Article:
icon bookmark-bicon bookmarkicon cameraicon checkicon chevron downicon chevron lefticon chevron righticon chevron upicon closeicon v-compressicon downloadicon editicon v-expandicon fbicon fileicon filtericon flag ruicon full chevron downicon full chevron lefticon full chevron righticon full chevron upicon gpicon insicon mailicon moveicon-musicicon mutedicon nomutedicon okicon v-pauseicon v-playicon searchicon shareicon sign inicon sign upicon stepbackicon stepforicon swipe downicon tagicon tagsicon tgicon trashicon twicon vkicon yticon wticon fm

Before lecturing the world on democracy, the US should allow its territories the right to self-determination or statehood

Bradley Blankenship
Bradley Blankenship

is a Prague-based American journalist, columnist and political commentator. He has a syndicated column at CGTN and is a freelance reporter for international news agencies including Xinhua News Agency. Follow him on Twitter @BradBlank_

is a Prague-based American journalist, columnist and political commentator. He has a syndicated column at CGTN and is a freelance reporter for international news agencies including Xinhua News Agency. Follow him on Twitter @BradBlank_

Before lecturing the world on democracy, the US should allow its territories the right to self-determination or statehood
The US loves to lecture other countries about freedom, democracy, and self-determination, but its treatment of its unincorporated territories tells a completely different story.

At the turn of the 19th century, the United States of America officially became exactly what it had aspired to be for so long: a living, breathing empire not unlike those that helped create it. As part of the 1898 Treaty of Paris that ended the Spanish-American War, the United States gained control of Cuba, Puerto Rico, Guam, and the Philippines, while having also unilaterally annexed Hawaii earlier that same year.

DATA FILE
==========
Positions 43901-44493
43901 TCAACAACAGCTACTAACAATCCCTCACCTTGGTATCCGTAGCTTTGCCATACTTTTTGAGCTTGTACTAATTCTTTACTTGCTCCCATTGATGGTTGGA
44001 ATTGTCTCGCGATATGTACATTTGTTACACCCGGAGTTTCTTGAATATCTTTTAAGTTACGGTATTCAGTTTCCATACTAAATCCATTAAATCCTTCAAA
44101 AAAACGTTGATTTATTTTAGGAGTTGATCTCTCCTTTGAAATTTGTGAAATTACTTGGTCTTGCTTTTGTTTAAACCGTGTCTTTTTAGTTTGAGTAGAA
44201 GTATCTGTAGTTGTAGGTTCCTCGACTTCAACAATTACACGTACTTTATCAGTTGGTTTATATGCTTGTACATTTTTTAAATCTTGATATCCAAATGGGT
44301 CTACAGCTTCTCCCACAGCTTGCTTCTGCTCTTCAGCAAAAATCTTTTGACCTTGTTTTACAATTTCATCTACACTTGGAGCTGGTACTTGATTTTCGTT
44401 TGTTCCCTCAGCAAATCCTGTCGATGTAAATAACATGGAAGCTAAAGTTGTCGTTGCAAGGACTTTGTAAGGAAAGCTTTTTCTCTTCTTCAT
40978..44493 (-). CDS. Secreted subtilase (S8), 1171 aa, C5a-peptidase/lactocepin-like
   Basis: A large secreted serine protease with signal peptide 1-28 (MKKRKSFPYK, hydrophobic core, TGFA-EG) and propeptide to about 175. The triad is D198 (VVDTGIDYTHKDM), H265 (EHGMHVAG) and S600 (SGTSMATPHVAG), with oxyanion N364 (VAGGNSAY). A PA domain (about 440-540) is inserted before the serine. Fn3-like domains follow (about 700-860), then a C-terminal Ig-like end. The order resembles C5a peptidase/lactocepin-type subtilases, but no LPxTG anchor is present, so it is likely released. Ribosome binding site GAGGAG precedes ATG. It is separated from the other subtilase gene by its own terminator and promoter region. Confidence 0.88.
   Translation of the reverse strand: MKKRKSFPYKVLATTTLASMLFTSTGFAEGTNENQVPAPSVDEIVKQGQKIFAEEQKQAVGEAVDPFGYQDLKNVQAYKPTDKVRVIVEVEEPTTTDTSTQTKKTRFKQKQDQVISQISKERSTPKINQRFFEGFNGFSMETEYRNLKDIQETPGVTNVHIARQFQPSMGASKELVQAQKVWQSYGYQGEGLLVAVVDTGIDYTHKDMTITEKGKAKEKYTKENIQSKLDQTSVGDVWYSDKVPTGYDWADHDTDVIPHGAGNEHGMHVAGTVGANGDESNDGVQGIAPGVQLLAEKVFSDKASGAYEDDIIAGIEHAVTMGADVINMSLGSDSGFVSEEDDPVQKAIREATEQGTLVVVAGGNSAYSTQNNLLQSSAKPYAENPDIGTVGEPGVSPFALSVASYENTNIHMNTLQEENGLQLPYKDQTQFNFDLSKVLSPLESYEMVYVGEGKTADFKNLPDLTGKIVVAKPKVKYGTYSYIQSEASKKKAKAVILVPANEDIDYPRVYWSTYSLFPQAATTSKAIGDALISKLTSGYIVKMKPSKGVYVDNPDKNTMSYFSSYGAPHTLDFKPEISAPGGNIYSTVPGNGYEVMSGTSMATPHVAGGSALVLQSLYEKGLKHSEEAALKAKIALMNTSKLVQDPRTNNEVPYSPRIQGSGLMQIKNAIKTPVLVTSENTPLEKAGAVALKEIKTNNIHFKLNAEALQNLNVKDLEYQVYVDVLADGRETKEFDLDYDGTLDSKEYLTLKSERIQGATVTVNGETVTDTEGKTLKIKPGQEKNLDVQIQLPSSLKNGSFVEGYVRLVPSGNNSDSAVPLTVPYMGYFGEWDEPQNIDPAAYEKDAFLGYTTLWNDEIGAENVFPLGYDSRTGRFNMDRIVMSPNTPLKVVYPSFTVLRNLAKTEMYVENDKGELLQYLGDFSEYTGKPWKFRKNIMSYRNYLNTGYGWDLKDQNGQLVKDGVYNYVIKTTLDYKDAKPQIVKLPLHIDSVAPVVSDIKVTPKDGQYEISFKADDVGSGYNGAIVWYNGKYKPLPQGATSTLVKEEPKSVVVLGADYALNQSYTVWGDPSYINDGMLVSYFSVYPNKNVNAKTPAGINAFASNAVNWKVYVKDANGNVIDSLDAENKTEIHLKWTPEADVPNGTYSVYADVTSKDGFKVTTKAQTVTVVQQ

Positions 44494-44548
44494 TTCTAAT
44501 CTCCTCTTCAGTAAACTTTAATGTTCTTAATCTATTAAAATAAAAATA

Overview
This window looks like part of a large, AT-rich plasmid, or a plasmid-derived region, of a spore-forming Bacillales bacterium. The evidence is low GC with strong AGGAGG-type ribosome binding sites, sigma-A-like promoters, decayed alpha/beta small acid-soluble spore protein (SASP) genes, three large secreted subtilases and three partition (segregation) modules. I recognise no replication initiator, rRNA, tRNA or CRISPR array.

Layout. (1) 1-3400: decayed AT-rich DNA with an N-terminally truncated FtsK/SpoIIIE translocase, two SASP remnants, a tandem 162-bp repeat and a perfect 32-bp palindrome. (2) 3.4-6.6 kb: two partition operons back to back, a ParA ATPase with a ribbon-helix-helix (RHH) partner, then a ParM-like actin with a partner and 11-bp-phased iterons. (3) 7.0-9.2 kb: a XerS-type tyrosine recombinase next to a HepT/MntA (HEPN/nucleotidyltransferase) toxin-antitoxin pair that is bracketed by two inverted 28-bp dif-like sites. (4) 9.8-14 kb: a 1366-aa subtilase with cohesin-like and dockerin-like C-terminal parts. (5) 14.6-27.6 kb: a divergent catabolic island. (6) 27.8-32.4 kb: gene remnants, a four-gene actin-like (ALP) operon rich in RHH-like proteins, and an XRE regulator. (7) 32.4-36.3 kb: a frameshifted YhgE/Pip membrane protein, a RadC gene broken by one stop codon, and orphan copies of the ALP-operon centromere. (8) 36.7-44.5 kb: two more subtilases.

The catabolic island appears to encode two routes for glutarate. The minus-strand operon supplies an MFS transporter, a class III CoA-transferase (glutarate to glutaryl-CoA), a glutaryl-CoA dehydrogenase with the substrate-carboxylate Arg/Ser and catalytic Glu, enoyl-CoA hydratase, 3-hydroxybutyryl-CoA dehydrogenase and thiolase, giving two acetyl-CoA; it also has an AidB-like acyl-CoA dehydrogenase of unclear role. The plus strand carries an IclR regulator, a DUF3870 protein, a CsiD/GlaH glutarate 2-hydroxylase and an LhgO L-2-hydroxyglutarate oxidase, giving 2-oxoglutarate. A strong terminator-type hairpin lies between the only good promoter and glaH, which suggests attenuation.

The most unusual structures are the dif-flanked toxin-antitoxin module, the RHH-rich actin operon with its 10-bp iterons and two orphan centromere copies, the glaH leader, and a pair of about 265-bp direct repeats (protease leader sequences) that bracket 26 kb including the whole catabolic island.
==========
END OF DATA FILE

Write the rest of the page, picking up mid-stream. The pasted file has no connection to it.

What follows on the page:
The US acquired its very own colonies to compete against the existing colonial powers of that time, something that had been America’s aim since at least the adoption of the Monroe Doctrine of 1823. But not only did the US elbow out those colonial powers from the Western Hemisphere, it began its expansion into a truly global empire that to this day has far-reaching territories.

The myriad American military bases around the world speak to this, but so do those American overseas territories that are de jure parts of the United States of America while not actually being states. As Daniel Immerwahr wrote in his book ‘How to Hide an Empire’, much of this story is actually hidden. For example, most Americans are totally unaware of the fact that the Philippines is the site of the worst attack on American soil in history – not Pearl Harbor or Manhattan. 

In fact, Immerwahr noted, in the lead-up to America’s entry into World War II, the administration of then-President Franklin Roosevelt made a concerted effort to focus the media on the attack on Pearl Harbor, rather than the attacks on other American territories in the Pacific – like the Japanese conquest and occupation of the Philippines that had left about 500,000 Filipinos dead – because Pearl Harbor had a higher proportion of white residents. 

Not surprisingly, this is why Hawaii, along with Alaska, had been granted statehood in 1959 – to allow their proportionately whiter residents to enjoy the full privileges of statehood while the rest of the US colonies were, literally, second-class citizens.